DENVER – Colorado Democrats on Thursday unveiled a bill aimed at reducing health care premium costs by 20% over the next few years on the individual and small-group markets, which carries the potential for a statewide public option if insurance carriers do not drive down those costs on their own.
The bill, which was obtained by Denver7 in its Wednesday-night draft form, but which was expected to be formally introduced on Thursday afternoon, piggybacks off of a public option bill that was introduced last year but withdrawn amid opposition from insurers and hospitals and as the COVID-19 pandemic hit in full force, forcing a pause at the General Assembly.
The Democratic sponsors of the bill who discussed it in a call with reporters Thursday morning said they had done outreach work with carriers, hospitals, providers and insurers over the past year to come to this year’s measure after that same group said they believed they could reduce costs on their own during last year’s bill discussions.
“The health care industry said, ‘We think we can do this on our own,’ in response to last year’s bill,” said one of the bill’s prime sponsors, Sen. Kerry Donovan, D-Eagle County. “So, we want to take them at their word. A cost reduction is a cost reduction.”
But just as the measure was unveiled, several of those some groups said they had concerns with the bill, and there has already been significant money spent in advertisements opposing a public option by a nonprofit. Colorado Republicans also signaled Thursday that they would oppose the bill in its current form.
What does the bill do in its current form?
The measure boils down to two phases. In Phase 1, insurance providers would be encouraged to offer a standardized health insurance plan developed by the state for individual and small group plans in places where the insurers are already offering plans.
In 2023, that plan would have to be 10% less costly than premiums they offered on each market in 2021. And in 2024, it would have to be 20% less than a premium offered in 2021 unless purchasing alliances have already met those savings goals, according to the draft bill.
In 2025 and the years that follow, insurance providers would not be allowed to increase those premiums by any more than 1% on top of yearly inflation.
The state insurance commissioner would create the “standardized” plan, and insurance providers, pharmaceutical companies and hospitals would have to work to come to an agreement on how to meet the benchmarks set forth in the measure.
Rep. Dylan Roberts, D-Avon, said the 10% per year reduction goal comes from an analysis stemming from a 2019 bill which said that insurance prices could be reduced by 9% to 18% ever year without people’s quality of care suffering and without putting health care providers out of business.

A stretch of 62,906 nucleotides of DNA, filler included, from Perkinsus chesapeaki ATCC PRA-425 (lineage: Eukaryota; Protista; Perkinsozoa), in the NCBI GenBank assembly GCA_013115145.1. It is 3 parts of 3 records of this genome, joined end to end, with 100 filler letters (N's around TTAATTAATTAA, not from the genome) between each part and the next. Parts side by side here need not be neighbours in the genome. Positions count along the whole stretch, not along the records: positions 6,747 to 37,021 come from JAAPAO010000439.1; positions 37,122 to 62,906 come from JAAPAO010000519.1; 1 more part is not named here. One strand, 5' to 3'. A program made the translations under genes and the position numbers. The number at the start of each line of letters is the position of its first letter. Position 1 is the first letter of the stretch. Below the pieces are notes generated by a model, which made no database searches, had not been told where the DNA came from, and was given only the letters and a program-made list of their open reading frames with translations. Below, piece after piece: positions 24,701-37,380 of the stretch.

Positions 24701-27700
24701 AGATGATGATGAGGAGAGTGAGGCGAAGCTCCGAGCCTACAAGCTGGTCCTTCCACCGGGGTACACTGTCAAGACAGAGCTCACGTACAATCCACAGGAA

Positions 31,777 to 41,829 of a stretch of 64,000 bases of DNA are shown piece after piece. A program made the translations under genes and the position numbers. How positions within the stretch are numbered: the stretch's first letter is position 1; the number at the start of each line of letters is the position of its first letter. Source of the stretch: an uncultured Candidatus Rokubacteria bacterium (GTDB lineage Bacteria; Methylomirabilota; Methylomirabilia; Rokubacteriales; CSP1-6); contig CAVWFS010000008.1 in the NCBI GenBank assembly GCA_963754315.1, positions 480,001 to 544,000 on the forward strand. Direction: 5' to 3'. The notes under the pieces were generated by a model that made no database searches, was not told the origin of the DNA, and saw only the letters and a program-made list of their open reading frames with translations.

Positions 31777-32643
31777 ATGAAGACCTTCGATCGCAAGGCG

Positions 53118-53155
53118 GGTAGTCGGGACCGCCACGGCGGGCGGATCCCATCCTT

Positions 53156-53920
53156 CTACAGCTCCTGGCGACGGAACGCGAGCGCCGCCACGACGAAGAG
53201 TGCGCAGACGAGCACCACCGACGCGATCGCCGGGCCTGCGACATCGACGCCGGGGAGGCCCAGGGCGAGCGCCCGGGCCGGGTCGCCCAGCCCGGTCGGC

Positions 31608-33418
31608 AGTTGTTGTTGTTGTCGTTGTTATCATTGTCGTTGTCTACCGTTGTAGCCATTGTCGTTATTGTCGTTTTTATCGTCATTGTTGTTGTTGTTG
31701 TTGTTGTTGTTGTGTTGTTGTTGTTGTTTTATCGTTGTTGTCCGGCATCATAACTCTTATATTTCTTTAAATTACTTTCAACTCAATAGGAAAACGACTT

If the consortium cannot meet the goals laid out by lawmakers on their own, should the measure pass with the same benchmarks, then Phase 2 would kick in, in which the state would implement its own public option plan, the Colorado Health Insurance Option, to compete with other insurers on the individual and small-group markets and which would be 20% cheaper than current average premiums on a county-by-county basis.
The bill would create a nonprofit, the Colorado Option Authority, under Phase 2, which would offer the public option on its own and not through the insurance providers.
The governor would appoint nine people to a board to oversee the nonprofit, which would include at least five consumers, representatives of consumers or small business owners, a hospital representative and a provider representative. People employed by carriers or managed care organizations would not be eligible, and all board members would have to be confirmed by the Senate. The bill says the board would have to reflect the diversity of the state with respect to race, geographic location, income and more.
The state insurance commissioner would have to come up with a fee schedule for the plan to reflect what health care providers would need to get paid for their services in accordance with what consumers need to pay for care.
The bill currently says the commissioner can exempt certain providers from those fee schedules if they can show it would reduce their ability to provide care for people who are uninsured or on federally-backed health care programs like Medicaid, Medicare or CHP+.
It also says that the fee schedules can be changed “so that reimbursement rates reflect the cost of adequate wages, benefits, staffing and training for these employees to provide quality care” – something small providers and rural providers have voiced concerns over, with slim operating margins.
The bill also says that providers will have to accept anyone enrolled in the public option plan and the fee associated with that person in the fee schedule so that the people with the public option cannot be turned down for care, and it contains several proposed licensing changes that could expose providers who do not accept patients on the public option or standardized plan to discipline, including the removal of their license.
The public option and startup costs would also rely on the Biden administration approving a 1332 waiver before it could be launched. The money from the federal government would be used to supplement the program along with contributions from individuals paying into the nonprofit that funds the program, the sponsors said.